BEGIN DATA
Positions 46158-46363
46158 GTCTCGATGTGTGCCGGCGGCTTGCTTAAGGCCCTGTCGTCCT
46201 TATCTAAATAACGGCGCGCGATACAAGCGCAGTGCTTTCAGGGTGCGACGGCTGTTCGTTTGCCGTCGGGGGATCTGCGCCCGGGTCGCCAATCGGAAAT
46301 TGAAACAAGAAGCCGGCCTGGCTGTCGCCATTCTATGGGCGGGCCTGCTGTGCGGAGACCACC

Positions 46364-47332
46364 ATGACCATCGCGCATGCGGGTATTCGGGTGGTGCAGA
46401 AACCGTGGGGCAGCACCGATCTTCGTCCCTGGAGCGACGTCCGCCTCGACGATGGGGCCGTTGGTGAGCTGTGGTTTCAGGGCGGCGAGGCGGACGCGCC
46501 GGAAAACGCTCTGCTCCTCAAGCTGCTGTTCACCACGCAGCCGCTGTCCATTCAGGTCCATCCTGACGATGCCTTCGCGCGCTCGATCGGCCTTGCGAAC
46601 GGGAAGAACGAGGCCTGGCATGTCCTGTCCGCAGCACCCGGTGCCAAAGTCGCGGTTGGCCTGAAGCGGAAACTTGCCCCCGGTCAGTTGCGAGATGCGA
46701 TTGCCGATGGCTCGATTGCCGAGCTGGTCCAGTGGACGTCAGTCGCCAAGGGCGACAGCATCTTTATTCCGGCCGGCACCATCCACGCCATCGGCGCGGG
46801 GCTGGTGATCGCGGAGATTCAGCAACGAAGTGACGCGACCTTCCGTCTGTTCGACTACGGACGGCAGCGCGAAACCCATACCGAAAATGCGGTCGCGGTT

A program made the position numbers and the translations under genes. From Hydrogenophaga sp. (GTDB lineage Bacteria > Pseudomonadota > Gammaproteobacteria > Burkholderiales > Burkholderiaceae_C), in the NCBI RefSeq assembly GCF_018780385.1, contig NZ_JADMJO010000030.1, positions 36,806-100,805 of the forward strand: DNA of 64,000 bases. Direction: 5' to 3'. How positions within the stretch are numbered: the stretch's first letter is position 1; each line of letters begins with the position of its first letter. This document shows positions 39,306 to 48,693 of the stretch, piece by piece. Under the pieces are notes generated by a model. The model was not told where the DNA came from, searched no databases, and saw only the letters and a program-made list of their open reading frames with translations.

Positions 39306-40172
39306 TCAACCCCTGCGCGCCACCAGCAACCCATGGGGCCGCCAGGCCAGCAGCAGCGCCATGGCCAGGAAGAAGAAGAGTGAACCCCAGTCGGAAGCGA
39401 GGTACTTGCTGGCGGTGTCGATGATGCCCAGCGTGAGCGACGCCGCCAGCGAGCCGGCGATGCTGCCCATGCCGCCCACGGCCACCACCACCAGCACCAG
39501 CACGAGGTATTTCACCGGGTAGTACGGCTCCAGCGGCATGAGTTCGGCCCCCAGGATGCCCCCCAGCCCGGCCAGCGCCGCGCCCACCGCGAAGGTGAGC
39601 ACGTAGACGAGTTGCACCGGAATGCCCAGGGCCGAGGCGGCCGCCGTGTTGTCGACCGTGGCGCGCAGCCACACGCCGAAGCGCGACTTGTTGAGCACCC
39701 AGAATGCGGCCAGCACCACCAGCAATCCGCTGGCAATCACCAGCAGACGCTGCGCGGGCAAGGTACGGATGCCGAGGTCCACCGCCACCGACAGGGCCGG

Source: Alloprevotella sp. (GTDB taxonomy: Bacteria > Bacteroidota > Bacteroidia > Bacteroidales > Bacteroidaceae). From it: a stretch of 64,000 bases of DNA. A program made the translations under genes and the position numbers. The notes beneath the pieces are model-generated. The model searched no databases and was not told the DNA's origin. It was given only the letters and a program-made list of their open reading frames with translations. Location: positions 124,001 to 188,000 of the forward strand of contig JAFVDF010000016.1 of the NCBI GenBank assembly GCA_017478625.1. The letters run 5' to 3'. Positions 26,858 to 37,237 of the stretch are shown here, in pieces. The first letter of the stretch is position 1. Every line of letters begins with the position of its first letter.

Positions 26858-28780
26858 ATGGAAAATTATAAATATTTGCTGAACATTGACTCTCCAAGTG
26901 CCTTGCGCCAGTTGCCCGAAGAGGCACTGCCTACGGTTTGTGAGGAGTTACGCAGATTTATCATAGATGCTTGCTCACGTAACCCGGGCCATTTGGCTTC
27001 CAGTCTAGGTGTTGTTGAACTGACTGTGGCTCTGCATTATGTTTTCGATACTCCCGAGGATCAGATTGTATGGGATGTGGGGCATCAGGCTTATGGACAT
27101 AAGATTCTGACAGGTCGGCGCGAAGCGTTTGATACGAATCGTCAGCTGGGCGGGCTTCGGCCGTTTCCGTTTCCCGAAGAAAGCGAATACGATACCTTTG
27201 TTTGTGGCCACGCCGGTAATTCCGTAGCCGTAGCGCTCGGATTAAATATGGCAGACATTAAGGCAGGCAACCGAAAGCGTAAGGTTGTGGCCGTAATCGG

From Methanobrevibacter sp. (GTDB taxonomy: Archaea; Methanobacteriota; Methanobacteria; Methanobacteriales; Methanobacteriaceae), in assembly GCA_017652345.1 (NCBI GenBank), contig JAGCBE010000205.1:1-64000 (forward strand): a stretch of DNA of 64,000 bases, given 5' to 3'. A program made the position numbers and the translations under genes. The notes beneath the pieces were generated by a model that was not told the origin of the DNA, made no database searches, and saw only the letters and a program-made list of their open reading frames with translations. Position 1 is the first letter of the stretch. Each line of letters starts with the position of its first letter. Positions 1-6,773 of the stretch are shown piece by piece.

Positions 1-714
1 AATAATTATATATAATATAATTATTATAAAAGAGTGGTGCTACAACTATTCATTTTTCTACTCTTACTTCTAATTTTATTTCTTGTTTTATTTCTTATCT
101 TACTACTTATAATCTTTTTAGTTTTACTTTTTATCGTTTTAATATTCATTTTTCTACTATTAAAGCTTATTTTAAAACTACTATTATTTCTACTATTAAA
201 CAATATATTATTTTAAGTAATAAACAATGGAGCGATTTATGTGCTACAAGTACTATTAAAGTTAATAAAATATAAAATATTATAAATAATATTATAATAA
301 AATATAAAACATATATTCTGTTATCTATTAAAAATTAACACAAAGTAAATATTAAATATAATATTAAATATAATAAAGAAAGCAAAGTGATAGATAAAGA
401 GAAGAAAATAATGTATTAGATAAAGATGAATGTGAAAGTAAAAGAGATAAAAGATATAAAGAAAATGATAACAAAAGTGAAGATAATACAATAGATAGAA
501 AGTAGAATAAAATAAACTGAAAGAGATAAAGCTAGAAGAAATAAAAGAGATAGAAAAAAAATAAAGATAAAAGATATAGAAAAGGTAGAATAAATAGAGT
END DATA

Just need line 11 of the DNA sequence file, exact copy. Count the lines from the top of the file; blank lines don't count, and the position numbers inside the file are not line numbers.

46801 GCTGGTGATCGCGGAGATTCAGCAACGAAGTGACGCGACCTTCCGTCTGTTCGACTACGGACGGCAGCGCGAAACCCATACCGAAAATGCGGTCGCGGTT